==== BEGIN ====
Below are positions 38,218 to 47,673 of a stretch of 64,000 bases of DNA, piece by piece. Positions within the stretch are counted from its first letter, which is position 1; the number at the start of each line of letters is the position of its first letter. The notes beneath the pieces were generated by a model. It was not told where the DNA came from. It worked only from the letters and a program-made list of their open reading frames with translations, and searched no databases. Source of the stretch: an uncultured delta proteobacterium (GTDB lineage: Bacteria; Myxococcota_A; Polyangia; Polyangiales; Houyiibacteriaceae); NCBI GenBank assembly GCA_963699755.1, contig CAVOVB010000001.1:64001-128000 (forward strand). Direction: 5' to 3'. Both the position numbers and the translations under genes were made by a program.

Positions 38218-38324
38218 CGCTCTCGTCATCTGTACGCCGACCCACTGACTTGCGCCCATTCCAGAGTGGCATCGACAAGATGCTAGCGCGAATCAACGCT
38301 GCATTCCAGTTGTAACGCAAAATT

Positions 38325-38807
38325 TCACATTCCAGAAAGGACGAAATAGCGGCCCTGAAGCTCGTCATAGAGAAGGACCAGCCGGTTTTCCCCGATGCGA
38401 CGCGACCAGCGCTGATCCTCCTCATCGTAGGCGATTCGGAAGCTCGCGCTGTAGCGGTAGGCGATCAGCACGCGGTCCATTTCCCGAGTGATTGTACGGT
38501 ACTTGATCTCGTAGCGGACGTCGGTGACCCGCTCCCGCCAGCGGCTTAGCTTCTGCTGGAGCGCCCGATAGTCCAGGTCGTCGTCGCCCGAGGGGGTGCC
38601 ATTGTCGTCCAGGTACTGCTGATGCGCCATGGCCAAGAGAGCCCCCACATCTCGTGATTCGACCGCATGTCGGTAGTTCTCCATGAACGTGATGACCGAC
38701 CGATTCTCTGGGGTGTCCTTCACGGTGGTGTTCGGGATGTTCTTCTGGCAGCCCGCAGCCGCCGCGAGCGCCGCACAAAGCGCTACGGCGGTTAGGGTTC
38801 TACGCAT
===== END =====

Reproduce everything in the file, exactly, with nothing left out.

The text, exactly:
Below are positions 38,218 to 47,673 of a stretch of 64,000 bases of DNA, piece by piece. Positions within the stretch are counted from its first letter, which is position 1; the number at the start of each line of letters is the position of its first letter. The notes beneath the pieces were generated by a model. It was not told where the DNA came from. It worked only from the letters and a program-made list of their open reading frames with translations, and searched no databases. Source of the stretch: an uncultured delta proteobacterium (GTDB lineage: Bacteria; Myxococcota_A; Polyangia; Polyangiales; Houyiibacteriaceae); NCBI GenBank assembly GCA_963699755.1, contig CAVOVB010000001.1:64001-128000 (forward strand). Direction: 5' to 3'. Both the position numbers and the translations under genes were made by a program.

Positions 38218-38324
38218 CGCTCTCGTCATCTGTACGCCGACCCACTGACTTGCGCCCATTCCAGAGTGGCATCGACAAGATGCTAGCGCGAATCAACGCT
38301 GCATTCCAGTTGTAACGCAAAATT

Positions 38325-38807
38325 TCACATTCCAGAAAGGACGAAATAGCGGCCCTGAAGCTCGTCATAGAGAAGGACCAGCCGGTTTTCCCCGATGCGA
38401 CGCGACCAGCGCTGATCCTCCTCATCGTAGGCGATTCGGAAGCTCGCGCTGTAGCGGTAGGCGATCAGCACGCGGTCCATTTCCCGAGTGATTGTACGGT
38501 ACTTGATCTCGTAGCGGACGTCGGTGACCCGCTCCCGCCAGCGGCTTAGCTTCTGCTGGAGCGCCCGATAGTCCAGGTCGTCGTCGCCCGAGGGGGTGCC
38601 ATTGTCGTCCAGGTACTGCTGATGCGCCATGGCCAAGAGAGCCCCCACATCTCGTGATTCGACCGCATGTCGGTAGTTCTCCATGAACGTGATGACCGAC
38701 CGATTCTCTGGGGTGTCCTTCACGGTGGTGTTCGGGATGTTCTTCTGGCAGCCCGCAGCCGCCGCGAGCGCCGCACAAAGCGCTACGGCGGTTAGGGTTC
38801 TACGCAT